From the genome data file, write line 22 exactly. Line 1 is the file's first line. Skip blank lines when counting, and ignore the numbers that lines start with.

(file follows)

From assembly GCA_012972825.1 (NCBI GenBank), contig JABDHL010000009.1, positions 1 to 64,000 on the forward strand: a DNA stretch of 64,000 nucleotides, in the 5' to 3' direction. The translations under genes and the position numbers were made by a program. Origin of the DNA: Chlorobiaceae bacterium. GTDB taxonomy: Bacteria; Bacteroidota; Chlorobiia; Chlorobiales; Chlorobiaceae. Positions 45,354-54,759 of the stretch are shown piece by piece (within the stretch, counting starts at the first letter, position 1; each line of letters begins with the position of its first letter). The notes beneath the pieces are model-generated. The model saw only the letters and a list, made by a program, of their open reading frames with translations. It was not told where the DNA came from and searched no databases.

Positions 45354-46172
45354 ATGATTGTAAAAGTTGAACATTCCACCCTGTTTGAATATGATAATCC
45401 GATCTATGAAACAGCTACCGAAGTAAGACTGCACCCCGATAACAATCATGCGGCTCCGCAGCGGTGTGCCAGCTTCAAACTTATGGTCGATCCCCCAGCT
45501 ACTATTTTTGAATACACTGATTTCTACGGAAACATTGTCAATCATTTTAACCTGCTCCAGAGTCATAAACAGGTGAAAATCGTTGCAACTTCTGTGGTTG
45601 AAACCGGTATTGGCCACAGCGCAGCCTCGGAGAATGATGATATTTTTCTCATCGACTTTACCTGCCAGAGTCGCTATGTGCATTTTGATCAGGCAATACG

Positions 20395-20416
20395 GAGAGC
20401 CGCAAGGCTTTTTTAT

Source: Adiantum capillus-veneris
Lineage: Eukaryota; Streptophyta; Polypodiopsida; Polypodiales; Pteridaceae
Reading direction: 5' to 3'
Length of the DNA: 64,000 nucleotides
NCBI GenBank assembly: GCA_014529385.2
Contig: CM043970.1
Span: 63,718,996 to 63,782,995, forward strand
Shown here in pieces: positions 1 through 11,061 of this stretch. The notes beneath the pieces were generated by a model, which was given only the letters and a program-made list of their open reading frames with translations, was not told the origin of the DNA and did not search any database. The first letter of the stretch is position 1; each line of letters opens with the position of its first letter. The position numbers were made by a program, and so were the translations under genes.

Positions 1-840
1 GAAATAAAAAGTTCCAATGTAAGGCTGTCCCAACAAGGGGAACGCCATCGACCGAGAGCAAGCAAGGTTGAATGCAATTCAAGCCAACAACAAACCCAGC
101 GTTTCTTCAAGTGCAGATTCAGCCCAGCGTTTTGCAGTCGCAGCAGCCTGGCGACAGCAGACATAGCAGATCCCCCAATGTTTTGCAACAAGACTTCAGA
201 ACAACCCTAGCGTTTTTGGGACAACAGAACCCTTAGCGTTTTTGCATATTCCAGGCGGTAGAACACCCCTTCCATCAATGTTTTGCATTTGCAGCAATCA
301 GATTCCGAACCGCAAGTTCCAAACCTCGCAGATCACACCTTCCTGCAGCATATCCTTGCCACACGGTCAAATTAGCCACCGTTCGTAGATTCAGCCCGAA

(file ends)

301 GATTCCGAACCGCAAGTTCCAAACCTCGCAGATCACACCTTCCTGCAGCATATCCTTGCCACACGGTCAAATTAGCCACCGTTCGTAGATTCAGCCCGAA